[Note from Admin: Settling with the STATES? Are you kidding me? The same ones that are doing nothing to help the home owners? What happened to the STATE suing for the People and the People getting the money, not the STATE?]
Reaches similar agreements with New Mexico, Virginia, West Virginia
The dominoes continue to fall for Ocwen Financial.
Last week, Ocwen reached settlement agreements with a total of 10 states that remove some of restrictions that were placed on their mortgage business as part of a multi-state regulatory action against the nonbank earlier this year.
And Wednesday morning, Ocwen announced that over the last week, it reached settlements with three additional states to remove each state’s mortgage servicing restrictions.
Ocwen also announced that the Securities and Exchange Commission concluded two different examinations of the nonbank’s business, and said that the agency will not be seeking enforcement actions in either matter.
Ocwen’s new settlements are with the states of New Mexico, Virginia, and West Virginia.
Previously, the nonbank reached settlements with Georgia, Idaho, Illinois, Maine, Michigan, Mississippi, Montana, Rhode Island, South Carolina, and Wisconsin.
Many of the states previously took regulatory actions against Ocwen over alleged escrow issues by restricting Ocwen’s ability to acquire new mortgage servicing rights and originate new loans in each state.
These new settlements contain similar terms as the previous settlements, which remove some of the restrictions on Ocwen’s business but establish new ones as well.
As with the previous settlements, Ocwen’s new settlements with New Mexico, Virginia, and West Virginia prohibit the nonbank from acquiring any new residential mortgage servicing rights until April 30, 2018.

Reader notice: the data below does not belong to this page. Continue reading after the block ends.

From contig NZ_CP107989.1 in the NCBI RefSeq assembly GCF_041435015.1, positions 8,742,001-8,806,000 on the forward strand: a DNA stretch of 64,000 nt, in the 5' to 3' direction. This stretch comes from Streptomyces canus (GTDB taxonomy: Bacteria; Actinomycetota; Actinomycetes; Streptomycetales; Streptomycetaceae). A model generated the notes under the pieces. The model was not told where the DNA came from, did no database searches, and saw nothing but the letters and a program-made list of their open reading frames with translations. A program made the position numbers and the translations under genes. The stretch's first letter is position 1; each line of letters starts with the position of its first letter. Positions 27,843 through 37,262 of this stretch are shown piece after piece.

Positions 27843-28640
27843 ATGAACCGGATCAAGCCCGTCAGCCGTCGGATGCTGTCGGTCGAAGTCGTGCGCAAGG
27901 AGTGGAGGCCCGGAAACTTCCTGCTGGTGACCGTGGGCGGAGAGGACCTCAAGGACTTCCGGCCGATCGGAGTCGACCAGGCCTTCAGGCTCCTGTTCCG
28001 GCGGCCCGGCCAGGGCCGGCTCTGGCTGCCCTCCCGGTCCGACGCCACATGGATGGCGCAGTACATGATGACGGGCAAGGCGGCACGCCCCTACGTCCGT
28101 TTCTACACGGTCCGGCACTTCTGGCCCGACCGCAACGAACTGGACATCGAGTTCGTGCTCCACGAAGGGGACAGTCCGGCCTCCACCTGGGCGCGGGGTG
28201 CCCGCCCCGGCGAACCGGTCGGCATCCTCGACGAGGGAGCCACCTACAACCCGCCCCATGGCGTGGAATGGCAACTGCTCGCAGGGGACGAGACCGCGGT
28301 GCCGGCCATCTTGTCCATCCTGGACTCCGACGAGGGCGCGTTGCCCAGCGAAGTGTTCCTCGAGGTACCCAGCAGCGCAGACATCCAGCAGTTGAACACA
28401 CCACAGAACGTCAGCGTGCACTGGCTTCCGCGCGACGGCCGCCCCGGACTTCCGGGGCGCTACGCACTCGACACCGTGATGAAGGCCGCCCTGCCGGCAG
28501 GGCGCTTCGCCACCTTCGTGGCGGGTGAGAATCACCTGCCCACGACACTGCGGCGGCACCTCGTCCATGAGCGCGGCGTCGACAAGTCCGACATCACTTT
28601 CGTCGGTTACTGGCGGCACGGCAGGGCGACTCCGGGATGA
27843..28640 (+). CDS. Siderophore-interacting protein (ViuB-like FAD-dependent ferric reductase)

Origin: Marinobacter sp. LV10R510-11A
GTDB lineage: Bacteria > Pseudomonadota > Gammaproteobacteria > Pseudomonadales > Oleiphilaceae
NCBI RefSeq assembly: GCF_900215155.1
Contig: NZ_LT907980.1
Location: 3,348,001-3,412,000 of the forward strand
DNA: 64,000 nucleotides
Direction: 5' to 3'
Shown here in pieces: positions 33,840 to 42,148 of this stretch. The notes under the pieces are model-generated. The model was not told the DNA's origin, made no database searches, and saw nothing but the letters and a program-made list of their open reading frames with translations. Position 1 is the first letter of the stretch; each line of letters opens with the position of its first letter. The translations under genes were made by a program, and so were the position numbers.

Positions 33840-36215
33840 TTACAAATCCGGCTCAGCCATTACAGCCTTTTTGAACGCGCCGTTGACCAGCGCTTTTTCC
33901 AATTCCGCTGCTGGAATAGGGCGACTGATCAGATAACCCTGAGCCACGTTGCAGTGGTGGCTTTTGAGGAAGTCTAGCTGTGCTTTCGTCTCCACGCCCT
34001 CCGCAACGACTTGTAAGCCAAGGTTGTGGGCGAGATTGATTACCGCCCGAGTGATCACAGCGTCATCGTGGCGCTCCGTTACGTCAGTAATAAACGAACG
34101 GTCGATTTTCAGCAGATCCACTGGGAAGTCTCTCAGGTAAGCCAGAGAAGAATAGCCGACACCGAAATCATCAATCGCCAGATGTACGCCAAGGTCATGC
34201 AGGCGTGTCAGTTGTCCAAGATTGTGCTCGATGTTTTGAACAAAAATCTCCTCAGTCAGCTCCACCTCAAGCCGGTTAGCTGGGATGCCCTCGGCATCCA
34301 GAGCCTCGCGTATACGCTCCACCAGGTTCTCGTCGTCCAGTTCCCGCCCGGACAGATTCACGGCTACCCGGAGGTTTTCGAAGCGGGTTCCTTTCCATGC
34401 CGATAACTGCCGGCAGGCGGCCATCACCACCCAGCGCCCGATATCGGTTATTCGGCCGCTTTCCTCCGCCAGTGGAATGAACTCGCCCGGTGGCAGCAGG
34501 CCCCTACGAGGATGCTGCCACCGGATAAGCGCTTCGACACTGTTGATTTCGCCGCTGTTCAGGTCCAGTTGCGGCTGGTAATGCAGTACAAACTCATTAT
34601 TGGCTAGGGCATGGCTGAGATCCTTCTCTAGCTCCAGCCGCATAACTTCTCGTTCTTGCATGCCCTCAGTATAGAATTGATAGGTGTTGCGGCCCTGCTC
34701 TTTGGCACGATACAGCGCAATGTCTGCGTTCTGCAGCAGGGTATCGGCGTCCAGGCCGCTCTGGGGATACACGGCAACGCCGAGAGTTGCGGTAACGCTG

Ocwen also agreed to develop a plan to transition to a new servicing system, which would move Ocwen away its proprietary REALServicing platform, which is used to process and apply borrower payments, communicate payment information to borrowers, and maintain loan balance information.
Each of the states consent agreements restrict Ocwen from boarding new loans through REALServicing. Ocwen said that this restriction does not apply to loans already serviced on REALServicing, including modifications or loans that are converted to an arrangement where Ocwen acts as a subservicer.
Under the terms of the agreements, Ocwen is allowed to merge with or acquire an unaffiliated company to facilitate the transfer from REALServicing, but Ocwen is required to give the state regulators 30-days notice and the states must not object to the deal.
Ocwen also agreed to engage an auditor to perform an escrow review of approximately 9,000 loans, and agreed to develop corrective actions plans for errors identified in the review and “provide appropriate consumer remediation.”
Ocwen said that in reaching the agreements, the company did not admit or deny liability in these settlements, and noted that none of these agreements contain any monetary fines or penalties.
“Ocwen is pleased to have reached resolutions with three additional states to resolve regulatory actions brought against the company, bringing the total number of states where we have reached a resolution to 15,” Ocwen spokesperson John Lovallo said in a statement. “We continue to work cooperatively with the remaining 16 state regulatory agencies and two state attorneys general to reach acceptable resolutions.”
Ocwen also disclosed that it received two letters from the SEC earlier this week, stating that the agency concluded two investigations.
The first investigation, stretching back to February 2015, covered the use of collection agents by mortgage loan servicers. In March 2016, Bloomberg reported that the SEC was investigating several nonbanks for “prematurely unleashing debt collectors on delinquent borrowers.”
Ocwen’s portion of that investigation now appears to be over, as Ocwen disclosed that the SEC said that it will not be seeking an enforcement action in the matter.
The second SEC investigation, which Ocwen disclosed in February 2016, dealt with the “fees and expenses charged in connection with liquidated loans and REO properties held in non-agency RMBS trusts.”
According to Ocwen, the SEC also closed that investigation without issue.
“In addition, we are pleased that the SEC has concluded both of the investigations we have previously disclosed,” Lovallo said. https://www.housingwire.com/ar...s-with-3-more-states